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Do You Know About Easter’s Bizarre Origins?

Over a billion Catholics and Orthodox Christians celebrate Easter as the most important festival of the year. The festival of Easter has very pagan and bizarre origins.

Over a billion Catholics and Orthodox Christians celebrate Easter as the most important festival of the year. For the non-religious, the Easter Bunny is a familiar household item. For many but not all denominations of Christians (Jehovah’s Witnesses or Quakers do not celebrate Easter), Easter Day is celebrated as the day when Jesus Christ resurrects two days after his crucifixion on Good Friday.

Photo source: Wikimedia commons

Origins of Easter

Officially the events of Easter are said to have taken place between A.D. 26 and 36.

Easter is also linked to the Jewish Passover, which commemorates God (Yahweh) sparing the Hebrews when he killed all the first-born Egyptian children.

The festival began to be called Easter only in the late Middle Ages (1300-1499 A.D.)

Easter is actually a spring festival much older than Christianity.

The name Easter originates from the Saxon Goddess Eostre or Ostara. Many scholars link this to Astarte or Ishtar from Babylon in the Bronze Ages (3300-1200 B.C.). They were Goddesses of fertility, love, war and sex and symbolised dawn. Za ustra means early morning in old church Slavonic and could also be a reference to this ancient origin.

The pagan origin of Easter can also be suspected in the dating system, which is based on the old lunar calendar. After centuries of much debate among churches, Easter is generally observed on the first Sunday after the first full moon following the spring equinox.

Easter Linked to India

Barbara G. Walker in The Woman’s Encyclopedia of Myths and Secrets claims Saxon poets knew that Eostre and India’s Great Mother Kali were indeed the same. The Old English epic poem Beowulf, from the 8th century A.D. speaks of “Ganges’s waters, whose waves ride down into an unknown sea near Eostre’s far home. ” (Quote from Goodrich)

Bizarre Rituals of Easter

Czech Republic and Slovakia follow centuries old Easter traditions. Men spank women with a special handmade whip called a pomlázka (in Czech) or korbáč (in Slovak). The woman who has been spanked gives a coloured egg and often a token amount of money to the man as a way of showing gratitude. In some areas the women can pay back in kind by pouring a bucket of cold water on the man. This spanking is just a fun ritual and not meant to hurt or humiliate.  It is said to originate from a tradition that women should be spanked so that they would keep their health and beauty during the whole next year.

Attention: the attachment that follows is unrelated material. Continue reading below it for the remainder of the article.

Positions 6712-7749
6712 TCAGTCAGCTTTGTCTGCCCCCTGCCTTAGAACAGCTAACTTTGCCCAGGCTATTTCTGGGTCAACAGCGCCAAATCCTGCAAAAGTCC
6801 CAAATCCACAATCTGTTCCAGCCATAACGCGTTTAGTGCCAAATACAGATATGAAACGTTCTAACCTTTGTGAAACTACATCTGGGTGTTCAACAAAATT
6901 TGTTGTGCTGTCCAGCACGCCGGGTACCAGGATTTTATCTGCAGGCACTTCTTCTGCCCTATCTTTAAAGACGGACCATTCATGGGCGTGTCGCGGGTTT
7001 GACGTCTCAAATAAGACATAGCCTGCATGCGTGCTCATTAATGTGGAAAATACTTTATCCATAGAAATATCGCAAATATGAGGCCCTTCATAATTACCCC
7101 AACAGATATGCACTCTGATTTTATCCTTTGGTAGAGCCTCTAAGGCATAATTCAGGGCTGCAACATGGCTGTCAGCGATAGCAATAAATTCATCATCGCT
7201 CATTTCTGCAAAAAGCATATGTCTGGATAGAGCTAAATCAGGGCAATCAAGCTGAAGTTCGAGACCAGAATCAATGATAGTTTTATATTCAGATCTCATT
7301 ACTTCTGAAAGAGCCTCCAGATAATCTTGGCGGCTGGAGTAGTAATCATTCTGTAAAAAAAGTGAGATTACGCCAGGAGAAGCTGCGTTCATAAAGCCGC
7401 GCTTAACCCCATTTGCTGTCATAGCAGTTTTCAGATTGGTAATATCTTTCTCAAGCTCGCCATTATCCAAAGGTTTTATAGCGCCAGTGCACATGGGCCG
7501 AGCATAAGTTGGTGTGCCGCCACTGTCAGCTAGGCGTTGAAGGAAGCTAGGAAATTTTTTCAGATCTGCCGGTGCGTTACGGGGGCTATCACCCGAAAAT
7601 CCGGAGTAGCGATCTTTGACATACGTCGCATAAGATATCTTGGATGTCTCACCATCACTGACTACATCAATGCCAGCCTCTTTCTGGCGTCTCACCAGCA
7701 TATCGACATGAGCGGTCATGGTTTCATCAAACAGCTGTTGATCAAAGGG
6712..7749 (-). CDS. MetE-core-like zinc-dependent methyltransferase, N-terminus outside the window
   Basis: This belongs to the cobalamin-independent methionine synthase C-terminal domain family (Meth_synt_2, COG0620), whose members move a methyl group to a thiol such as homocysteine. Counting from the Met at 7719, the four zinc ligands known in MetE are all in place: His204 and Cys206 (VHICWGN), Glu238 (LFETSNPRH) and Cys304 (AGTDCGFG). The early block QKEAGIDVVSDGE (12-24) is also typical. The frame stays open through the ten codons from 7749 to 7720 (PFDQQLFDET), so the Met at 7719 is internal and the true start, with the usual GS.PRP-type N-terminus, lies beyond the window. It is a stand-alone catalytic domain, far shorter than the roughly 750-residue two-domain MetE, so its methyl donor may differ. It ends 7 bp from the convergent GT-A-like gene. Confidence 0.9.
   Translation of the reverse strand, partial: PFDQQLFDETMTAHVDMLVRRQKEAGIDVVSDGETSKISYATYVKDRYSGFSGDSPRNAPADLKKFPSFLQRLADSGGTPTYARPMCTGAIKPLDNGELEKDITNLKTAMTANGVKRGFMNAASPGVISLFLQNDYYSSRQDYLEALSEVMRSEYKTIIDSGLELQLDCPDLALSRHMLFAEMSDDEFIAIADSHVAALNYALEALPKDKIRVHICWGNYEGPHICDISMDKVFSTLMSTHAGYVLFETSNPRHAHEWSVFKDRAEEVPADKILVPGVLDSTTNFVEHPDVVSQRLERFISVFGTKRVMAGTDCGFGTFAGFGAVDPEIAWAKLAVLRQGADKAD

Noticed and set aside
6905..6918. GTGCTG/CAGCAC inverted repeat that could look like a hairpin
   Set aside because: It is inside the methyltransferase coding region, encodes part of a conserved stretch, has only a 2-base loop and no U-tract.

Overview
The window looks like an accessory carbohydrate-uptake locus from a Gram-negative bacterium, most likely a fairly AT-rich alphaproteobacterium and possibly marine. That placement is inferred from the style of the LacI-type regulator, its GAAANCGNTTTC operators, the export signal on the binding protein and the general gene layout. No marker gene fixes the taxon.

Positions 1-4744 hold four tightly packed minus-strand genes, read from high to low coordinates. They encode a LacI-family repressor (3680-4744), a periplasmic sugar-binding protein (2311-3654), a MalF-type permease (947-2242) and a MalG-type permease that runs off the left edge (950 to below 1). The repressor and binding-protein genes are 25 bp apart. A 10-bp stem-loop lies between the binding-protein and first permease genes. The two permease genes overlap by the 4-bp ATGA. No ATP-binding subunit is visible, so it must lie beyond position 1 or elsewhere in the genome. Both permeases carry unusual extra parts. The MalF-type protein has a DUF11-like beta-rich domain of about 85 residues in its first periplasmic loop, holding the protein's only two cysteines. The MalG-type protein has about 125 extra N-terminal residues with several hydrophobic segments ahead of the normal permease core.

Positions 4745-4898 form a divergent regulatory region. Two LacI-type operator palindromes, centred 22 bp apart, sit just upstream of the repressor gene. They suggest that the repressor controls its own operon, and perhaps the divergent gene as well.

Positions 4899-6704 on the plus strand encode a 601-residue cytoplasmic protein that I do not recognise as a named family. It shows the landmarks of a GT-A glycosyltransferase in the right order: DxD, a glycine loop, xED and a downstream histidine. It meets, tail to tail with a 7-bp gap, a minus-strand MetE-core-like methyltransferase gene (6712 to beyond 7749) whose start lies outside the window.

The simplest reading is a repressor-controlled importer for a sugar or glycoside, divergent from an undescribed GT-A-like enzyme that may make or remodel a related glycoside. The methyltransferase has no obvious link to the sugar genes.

Image via Wikipedia
In the Nordic countries of Denmark, Finland and Sweden small children dress up as witches (like trick or treat of Halloween) and collect candy door to door the Sunday before Easter. For Easter, people paint hard-boiled eggs, rest, watch movies from TV, read books and feast. The Persians had been painting eggs as a symbol of the resurrection of summer at spring festivals since 3000 B.C.

In some parts of Netherlands and Northern Germany people light Easter bonfires (”Osterfeuer” in German and in Dutch: “Paasvuur”).

In Poland people make a lamb out of butter (Baranek wielkanocny), which they then consume.

Among Hungarian speaking people in Hungary, Kárpátalja, Southern Slovakia, Serbia and Transylvania is a tradition of sprinkling perfume or perfumed water in exchange for an Easter Egg on Easter Monday or “Watering Monday” (Locsoló Hétfő).

Other Symbols of Easter

The Easter Bunny, which is very prolific in laying eggs, is a very ancient pagan fertility symbol. In ancient Egypt, Hathor-Astarte lays the golden egg of the sun. People in Germany still have the tradition that the Easter Bunny would lay eggs for good children on Easter Eve.


Photo source: Wikimedia commons

The Easter Lily is a very pagan symbol. It originates from Lillith, the Sumerian creation Goddess (predating Christianity by 5000-6000 years). Lilu symbolises her magical genitals, from which creation happens.

Happy Easter!

Bibliography:
Goodrich, Norma Lorre. Medieval Myths. New York: New American Library, 1977.
Walker, Barbara G. The woman’s Encyclopedia of Myths and Secrets (1983) ISBN 0-06-250925-X

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User Comments
  1. Marcus G

    On April 14, 2009 at 4:24 am


    It seems that Easter has a very colorful history. In many Christian countries, it is more important than Christmas.

  2. G. Frances

    On April 14, 2009 at 7:27 am


    Very interesting, but are these true or just pagan propaganda?

  3. Nkkil

    On April 14, 2009 at 1:26 pm


    You know I have often wondered where the bunny and eggs come into what was done on the cross of calvary and could not understand how something so unrelated to the celebrating supercedes the celebration! I wonder how accurate these accountings are, it will go a long way to explain the confusion.

  4. Prout

    On April 16, 2009 at 5:16 am


    Good info. Now I know about the bunny. I always thought egg painting funny.

  5. Esther

    On April 17, 2009 at 6:37 am


    Nice information.

  6. skylite

    On April 17, 2009 at 10:06 am


    Very intersting article !

  7. Milla

    On April 21, 2009 at 10:51 am


    Enjoyed reading. Information I didn’t know.

  8. MJ Sunderland

    On August 22, 2009 at 5:58 am


    Very erudite and perceptive. Well done!

  9. Keith Reilly

    On April 8, 2010 at 12:44 pm


    Very good article.

  10. konstantin

    On December 20, 2010 at 7:37 pm


    The bunny is an pagan symbol but the egg is also a symbol on Jewish passover so I say keep the egg lose the bunny.

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